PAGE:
14. The Ox Bow Incident (William A Wellman, 1943)
Henry Fonda’s hero is at a loss when three innocent men are lynched by a mob for a crime that never happened. Social commentary in a Western setting, given added poignancy and resonance by knowing that Fonda had witnessed a lynching as a youth.
13. Butch Cassidy and the Sundance Kid (George Roy Hill, 1969)
An Oscar-winning sidekick film about the wonderful chemistry between Paul Newman and Robert Redford. Add in William Goldman’s scintillating dialogue and Burt Bacharach’s famed soundtrack, and we have an irresistible slice of late sixties cool tempered with newfound revisionism.
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12. The Gunslinger (Henry King, 1950)
With a theme akin to a Greek tragedy that has become one of the great Western clichés, aging gunslinger Gregory Peck tries to put his bloody past behind him, only to find there’s still a little squirt that needs to be tricked.
11. Drive through the highlands (Sam Peckinpah, 1962)
An elegiac lament for the death of the old west, and a perfect parting gift for two faithful of the genre, Joel McCrea and Randolph Scott, as two veteran lawyers who have outlived their usefulness.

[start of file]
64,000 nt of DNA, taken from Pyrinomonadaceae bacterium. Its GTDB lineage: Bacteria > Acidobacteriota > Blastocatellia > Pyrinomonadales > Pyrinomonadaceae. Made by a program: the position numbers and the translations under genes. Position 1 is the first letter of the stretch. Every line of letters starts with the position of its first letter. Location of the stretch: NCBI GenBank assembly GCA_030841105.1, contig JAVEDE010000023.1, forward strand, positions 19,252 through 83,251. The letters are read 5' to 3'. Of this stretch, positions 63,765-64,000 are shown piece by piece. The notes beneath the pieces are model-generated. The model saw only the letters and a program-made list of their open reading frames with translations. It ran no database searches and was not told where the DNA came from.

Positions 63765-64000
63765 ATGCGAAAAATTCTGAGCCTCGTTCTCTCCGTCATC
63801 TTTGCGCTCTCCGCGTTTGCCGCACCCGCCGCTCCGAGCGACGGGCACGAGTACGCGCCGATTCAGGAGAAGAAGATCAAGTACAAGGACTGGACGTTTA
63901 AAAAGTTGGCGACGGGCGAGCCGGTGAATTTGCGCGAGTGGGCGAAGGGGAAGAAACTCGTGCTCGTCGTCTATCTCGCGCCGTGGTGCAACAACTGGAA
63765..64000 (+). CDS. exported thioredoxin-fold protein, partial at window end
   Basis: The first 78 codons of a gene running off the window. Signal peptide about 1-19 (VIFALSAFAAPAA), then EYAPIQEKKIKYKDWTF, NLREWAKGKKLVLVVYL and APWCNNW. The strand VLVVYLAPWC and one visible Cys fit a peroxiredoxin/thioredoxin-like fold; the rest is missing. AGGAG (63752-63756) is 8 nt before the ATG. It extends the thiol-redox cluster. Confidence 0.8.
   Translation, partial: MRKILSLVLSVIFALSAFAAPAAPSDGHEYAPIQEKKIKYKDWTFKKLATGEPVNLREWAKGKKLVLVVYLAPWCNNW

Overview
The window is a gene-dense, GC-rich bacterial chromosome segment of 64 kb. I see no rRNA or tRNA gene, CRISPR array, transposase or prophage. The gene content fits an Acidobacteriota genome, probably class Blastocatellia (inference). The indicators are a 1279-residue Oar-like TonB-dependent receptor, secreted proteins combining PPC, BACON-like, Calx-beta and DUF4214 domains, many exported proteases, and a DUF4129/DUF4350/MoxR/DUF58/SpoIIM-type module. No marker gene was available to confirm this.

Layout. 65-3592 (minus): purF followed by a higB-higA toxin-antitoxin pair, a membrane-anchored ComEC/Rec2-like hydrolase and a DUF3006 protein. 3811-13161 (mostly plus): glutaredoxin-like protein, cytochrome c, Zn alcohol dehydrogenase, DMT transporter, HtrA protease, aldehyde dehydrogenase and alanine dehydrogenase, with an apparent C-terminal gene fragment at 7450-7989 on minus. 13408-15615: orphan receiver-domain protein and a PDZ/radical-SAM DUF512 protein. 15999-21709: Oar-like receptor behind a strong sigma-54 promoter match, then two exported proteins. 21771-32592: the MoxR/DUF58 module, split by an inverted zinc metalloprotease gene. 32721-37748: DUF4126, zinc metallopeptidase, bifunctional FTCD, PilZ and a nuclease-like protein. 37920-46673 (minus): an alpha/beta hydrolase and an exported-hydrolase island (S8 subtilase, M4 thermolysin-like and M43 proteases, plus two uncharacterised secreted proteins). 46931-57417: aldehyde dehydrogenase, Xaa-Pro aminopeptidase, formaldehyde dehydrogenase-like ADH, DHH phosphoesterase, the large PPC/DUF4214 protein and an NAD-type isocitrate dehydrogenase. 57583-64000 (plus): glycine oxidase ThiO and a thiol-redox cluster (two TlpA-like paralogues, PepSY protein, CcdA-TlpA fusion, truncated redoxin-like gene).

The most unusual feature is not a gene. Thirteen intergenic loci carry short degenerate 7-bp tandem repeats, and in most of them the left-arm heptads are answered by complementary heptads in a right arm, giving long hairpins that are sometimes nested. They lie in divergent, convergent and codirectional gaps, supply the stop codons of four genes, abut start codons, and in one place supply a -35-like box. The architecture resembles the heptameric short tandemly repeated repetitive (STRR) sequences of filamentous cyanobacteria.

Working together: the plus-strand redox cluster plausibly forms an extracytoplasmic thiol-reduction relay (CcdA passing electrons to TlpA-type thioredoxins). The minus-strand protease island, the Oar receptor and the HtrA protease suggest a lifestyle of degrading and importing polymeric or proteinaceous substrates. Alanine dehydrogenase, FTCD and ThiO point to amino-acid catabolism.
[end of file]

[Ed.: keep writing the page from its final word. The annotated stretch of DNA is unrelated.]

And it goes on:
10. The Magnificent Seven (John Sturges, 1960)
A great story, a great cast, unforgettable music and a number of unforgettable scenes including the hearse opening scene by Yul Brynner and Steve McQueen and the knife and gun duel by James Coburn. What more can you ask for in a Western?
9. Red River (Howard Hawks, 1948)
Epic western from a master filmmaker that gave John Wayne the kind of role he excelled in as the hard-bitten, driven rancher determined to see a cattle drive to the bitter end, even if it means killing the foster son (Montgomery Clift) who takes his herd away from him.
8. High Noon (Fred Zinnemann, 1952)
Known as an allegory of the McCarthy witch hunts in Hollywood, Midday intended to be enjoyed primarily as a crushing western set in more or less real time, with tormented lawman Gary Cooper being abandoned by his town while facing the villains alone.
7. Stagecoach (John Ford, 1939)
A seminal western that defined the genre and launched John Wayne into stardom. Partial character study mixed with gripping action sequences courtesy of famed stuntman Yakima Canutt, with stunning use of Monument Valley on the Arizona-Utah border, the most recognizable location in Western movies.
6. Once upon a time in the west (Sergio Leone, 1968)